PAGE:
First, give a read to Luke 1:26-56. You’ll see that the angel Michael comes and announces Mary’s pregnancy. But you’ll also notice something interesting, known as the Magnificat. That’s just a Latin word for magnifies, for Mary’s joyful response to this news begins with “My soul magnifies the Lord!” Mary’s excited about this news, for God’s brought salvation to her people Israel, and to all people on earth. In the Annunciation, God announces salvation.
Jesus’ Birth. Easy. We all know it. Think about how you know it so well. Every Christmas we tell it, we decorate our house with it. We put plastic light up Christmas Story thingies in our yard or maybe our neighbors do.
While most people know the story of Jesus’ birth, we actually know very little about Jesus’ childhood. The Gospels of Mark and John include no stories about Mary and Joseph and the Gospels of Matthew and Luke include only a few bits of information. All four of the Gospels, however, include the story of Jesus’ baptism by John the Baptist. In the waters of baptism, Jesus’ identity is confirmed by the voice from heaven and the Holy Spirit descends upon him. Jesus’ baptism marks the beginning of his public ministry.
So just who where the original followers of Jesus and how many were there? We are taught there were 12 disciples, yet even the Bible tells us different names in the different gospels.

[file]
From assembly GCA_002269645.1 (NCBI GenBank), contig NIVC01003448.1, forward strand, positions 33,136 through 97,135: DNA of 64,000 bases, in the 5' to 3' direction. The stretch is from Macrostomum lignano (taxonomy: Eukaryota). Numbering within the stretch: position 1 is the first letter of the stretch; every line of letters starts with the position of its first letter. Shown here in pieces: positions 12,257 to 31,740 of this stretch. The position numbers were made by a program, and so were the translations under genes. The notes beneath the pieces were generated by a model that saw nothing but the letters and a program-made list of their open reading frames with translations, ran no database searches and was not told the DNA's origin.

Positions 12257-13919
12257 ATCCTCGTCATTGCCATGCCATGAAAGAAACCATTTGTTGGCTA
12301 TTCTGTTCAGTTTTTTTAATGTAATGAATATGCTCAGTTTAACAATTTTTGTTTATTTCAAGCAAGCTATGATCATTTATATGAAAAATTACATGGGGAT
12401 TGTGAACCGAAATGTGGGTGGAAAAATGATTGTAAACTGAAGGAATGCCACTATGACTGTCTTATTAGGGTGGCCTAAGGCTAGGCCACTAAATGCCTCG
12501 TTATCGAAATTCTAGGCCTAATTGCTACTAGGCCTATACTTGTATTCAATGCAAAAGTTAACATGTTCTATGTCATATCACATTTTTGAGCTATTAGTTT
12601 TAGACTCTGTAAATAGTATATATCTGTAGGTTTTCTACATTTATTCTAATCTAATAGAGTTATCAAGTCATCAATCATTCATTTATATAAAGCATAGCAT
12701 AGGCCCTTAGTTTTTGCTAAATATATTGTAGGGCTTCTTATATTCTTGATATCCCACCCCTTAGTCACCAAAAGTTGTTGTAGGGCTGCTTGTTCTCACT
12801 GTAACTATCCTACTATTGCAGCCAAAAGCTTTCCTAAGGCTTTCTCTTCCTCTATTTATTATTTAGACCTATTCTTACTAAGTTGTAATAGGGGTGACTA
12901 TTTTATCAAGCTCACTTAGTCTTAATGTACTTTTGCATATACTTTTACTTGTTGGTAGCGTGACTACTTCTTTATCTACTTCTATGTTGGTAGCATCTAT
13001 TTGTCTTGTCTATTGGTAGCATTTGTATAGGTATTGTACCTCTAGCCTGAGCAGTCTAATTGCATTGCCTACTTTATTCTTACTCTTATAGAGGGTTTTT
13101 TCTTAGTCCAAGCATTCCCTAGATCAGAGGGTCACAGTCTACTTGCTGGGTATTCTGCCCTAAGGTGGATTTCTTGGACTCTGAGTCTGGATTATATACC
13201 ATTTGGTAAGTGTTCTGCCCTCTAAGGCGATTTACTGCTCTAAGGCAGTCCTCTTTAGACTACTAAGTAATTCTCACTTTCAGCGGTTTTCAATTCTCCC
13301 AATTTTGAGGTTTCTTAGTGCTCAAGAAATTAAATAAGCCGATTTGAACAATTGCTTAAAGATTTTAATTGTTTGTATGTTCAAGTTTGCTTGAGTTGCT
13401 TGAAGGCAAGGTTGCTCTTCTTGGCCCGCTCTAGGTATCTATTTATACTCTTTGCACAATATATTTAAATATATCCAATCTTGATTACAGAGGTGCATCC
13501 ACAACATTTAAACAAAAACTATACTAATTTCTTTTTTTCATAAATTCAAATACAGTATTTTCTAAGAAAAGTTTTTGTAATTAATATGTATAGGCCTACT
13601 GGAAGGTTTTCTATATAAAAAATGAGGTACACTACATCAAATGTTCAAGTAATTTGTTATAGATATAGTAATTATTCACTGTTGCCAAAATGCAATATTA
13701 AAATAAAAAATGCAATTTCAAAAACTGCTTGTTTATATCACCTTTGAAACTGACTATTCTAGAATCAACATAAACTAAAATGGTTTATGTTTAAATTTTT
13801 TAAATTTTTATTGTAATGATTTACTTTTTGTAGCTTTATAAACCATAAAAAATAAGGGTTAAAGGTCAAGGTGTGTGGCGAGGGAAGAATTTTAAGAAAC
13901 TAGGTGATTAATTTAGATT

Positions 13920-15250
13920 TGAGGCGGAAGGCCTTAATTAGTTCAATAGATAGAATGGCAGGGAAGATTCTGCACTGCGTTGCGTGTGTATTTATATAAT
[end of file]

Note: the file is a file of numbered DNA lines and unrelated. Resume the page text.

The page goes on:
Miracles are sometimes hard to wrap our head around. After all, they are something that goes against everything we are used to. Food doesn’t multiply before our eyes. Water stays water and does not turn to wine. People who are blind don’t start seeing because you wipe some mud on their eyes.
The first thing to remember is that a parable is NOT a true story… the purpose of telling it is not to give you history or to tell you about someone. Instead, it is a story that is used to teach something…. a way to think of it is the difference between a story being ‘the truth’ and a story teaching us a truth. Sometimes in a sermon, your pastor will tell a story that may or may not be true; the point of the story is not to tell you something that really happened. Instead it is to illustrate and explain a point.
In the Sermon on the Mount, Jesus provides a foundation for his followers which helps them to get a more complete picture of his mission to love and bless the world. Jesus’ shares his perspective on faith and life. He offers his understanding of Jewish law, endorses love, not hate, as the proper response to conflict and promotes generosity, compassion, humility and selfless behavior. (Mt 5:17-48) Jesus lays out a template for prayer for his disciples (Matt 6:9-15), warns them of the seductive nature of wealth and fame and makes it clear that God’s love endures far beyond the things of this world. (Mt 6:16-24) Jesus tells his followers that God will be present with them and assures them of a future with God (Mt 6:25-34). Jesus warms them of the perils of becoming self-righteous and hypocritical if their words fail to match their actions (Mt 7:1-5) and Jesus instructs them to “do to others as you would have them do to you.” (Mt 7:12)